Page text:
By Michael Mbikiwa on 25 June 2014
The central legal question in this case is whether a debt restructuring proposal, purportedly sent to a creditor in terms of section 86(1) of the National Credit Act, is an act of insolvency for the purposes of section 8(g) of the Insolvency Act. However, in a unanimous judgment by van der Westhuizen J, the Constitutional Court (the “Court”) refused the application for leave to appeal without needing to reach this central question. Continue reading
By Duncan Wild on 23 March 2014
Imvula Quality Protection (Pty) Ltd (“iMvula“) was hired to provide security guards to guard the home of Lincio Loureiro (“Loureiro“) and his family. In January 2009, an armed robbery occurred at the house after a man pretending to be a police was allowed entry to the house by a guard employed by Imvula.
The Constitutional Court found that iMvula had breached its contractual duty, owed to Loureiro, not to allow access to the premises to any person without authorisation. In addition, that iMvula, as a security company, owed a duty to prevent harm, and in addition, the guard on duty had breached that duty by negligently failing to take the necessary precautions in allowing the disguised robber access. Continue reading
||Lower Court Judgments
||Western Cape High Court, 20 Mar. 2013
||27 Aug. 2013
||28 Nov. 2013
||Van der Westhuizen J.
By Sarah McGibbon and Duncan Wild on 28 November 2013
This case appears before the Constitutional Court by way of confirmation proceedings in terms of section 172(2) of the Constitution, following Blignaut J and Van Staden AJ of the Western Cape High Court (“WCHC“) declaring section 1(1)(b) of the Criminal Procedure Act 51 of 1977 (“the impugned provision“) (which sets out the definition of aggravating circumstances in the context of robbery with aggravating circumstances) unconstitutional.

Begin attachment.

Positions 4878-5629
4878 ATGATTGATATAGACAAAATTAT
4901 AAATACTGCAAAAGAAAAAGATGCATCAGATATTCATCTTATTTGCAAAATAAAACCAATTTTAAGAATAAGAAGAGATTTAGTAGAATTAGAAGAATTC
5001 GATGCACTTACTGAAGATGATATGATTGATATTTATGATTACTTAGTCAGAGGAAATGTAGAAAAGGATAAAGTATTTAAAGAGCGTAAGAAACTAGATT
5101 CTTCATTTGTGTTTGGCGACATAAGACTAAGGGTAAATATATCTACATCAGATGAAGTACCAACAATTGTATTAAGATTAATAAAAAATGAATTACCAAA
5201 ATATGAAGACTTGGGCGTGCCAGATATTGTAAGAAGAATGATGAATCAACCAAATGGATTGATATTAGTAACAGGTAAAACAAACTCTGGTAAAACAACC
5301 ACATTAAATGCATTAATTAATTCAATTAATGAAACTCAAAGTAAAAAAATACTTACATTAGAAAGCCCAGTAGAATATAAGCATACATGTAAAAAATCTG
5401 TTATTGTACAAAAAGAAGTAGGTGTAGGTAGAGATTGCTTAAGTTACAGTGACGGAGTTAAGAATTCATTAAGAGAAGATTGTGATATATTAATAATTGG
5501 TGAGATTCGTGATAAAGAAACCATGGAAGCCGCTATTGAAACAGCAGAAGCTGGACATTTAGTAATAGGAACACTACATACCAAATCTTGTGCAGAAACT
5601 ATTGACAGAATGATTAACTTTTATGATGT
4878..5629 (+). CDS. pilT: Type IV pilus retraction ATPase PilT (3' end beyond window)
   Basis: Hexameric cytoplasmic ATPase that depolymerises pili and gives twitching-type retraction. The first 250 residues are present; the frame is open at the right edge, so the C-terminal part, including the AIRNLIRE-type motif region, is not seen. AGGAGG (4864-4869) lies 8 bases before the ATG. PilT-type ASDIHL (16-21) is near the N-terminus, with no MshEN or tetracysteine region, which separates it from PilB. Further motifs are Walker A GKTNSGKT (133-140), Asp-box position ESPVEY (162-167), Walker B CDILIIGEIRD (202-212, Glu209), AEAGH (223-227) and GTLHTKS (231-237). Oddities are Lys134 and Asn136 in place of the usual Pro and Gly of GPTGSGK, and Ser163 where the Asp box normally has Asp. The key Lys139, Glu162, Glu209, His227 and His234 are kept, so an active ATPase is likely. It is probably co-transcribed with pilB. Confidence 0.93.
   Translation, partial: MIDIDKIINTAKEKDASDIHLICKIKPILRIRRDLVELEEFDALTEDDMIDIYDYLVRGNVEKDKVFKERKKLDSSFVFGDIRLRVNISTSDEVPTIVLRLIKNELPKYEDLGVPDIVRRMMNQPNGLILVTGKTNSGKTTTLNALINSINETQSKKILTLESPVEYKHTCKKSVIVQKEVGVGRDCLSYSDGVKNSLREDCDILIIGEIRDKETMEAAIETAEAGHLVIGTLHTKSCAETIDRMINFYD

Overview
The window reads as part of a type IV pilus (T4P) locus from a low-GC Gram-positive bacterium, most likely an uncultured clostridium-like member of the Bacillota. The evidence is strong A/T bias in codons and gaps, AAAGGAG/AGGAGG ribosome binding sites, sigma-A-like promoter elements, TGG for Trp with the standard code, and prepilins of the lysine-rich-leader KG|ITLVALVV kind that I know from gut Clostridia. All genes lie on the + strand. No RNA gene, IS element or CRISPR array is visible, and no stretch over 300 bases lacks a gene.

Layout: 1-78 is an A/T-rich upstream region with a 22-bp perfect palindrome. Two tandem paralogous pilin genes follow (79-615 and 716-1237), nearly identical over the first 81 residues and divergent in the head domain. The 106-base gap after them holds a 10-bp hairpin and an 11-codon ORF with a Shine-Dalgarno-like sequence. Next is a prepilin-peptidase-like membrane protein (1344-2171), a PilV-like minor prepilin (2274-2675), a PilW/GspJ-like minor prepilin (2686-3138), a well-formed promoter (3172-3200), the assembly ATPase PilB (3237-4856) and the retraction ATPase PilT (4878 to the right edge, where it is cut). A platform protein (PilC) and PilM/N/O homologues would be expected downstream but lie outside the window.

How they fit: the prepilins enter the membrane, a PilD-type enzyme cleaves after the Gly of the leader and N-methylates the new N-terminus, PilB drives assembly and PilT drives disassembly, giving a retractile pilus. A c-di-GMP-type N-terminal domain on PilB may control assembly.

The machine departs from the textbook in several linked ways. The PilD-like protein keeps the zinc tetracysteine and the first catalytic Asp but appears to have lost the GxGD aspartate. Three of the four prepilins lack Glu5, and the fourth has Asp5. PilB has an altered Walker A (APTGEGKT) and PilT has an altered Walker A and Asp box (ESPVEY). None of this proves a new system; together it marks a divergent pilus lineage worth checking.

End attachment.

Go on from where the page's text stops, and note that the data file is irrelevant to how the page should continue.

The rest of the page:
The Constitutional Court, in an unanimous judgment authored by Justice Van der Westhuizen (Chief Justice Mogoeng, Deputy Chief Justice Moseneke, and Justices Cameron, Froneman, Jafta, Madlanga, Nkabinde, Skweyiya and Zondo, as well as Acting Justice Mhlantla concurred) refused to confirm the High Court’s declaration. Continue reading
|Lower Court Judgments
||South Gauteng High Court, 9 Jun. 2011
SCA, 7 Sep. 2012
|26 Feb. 2013
||13 Jun. 2013
||Van der Westhuizen J.
The issue is whether Tulip Diamonds FZE (“Tulip“), an entity incorporated in Dubai, has legal standing to challenge a decision by the Minister of Justice and Constitutional Development to give assistance to the Belgian authorities following a Letter of Request for such assistance sent under the International Co-operation in Criminal Matters Act 75 of 1996 (“the Act“). The documents are required in a criminal investigation into a Belgian company, Omega Diamonds. The South African authorities were requested to search and seize certain documents from a South African company, Brinks (Southern Africa) (Pty) Ltd (“Brinks“), related to shipments of diamonds from Angola to Tulip in Dubai. The SCA held that Tulip had no standing to challenge the decision and the issuance of a subpoena by the Kempton Park Magistrate’s Court requiring Brinks to produce the relevant documents, because Tulip did not have a sufficient interest in those documents. According to the SCA, Tulip did not show that the documents in question were confidential or that Brinks had a contractual duty to preserve their confidentiality, and so Tulip had no proprietary right in the documents. Continue reading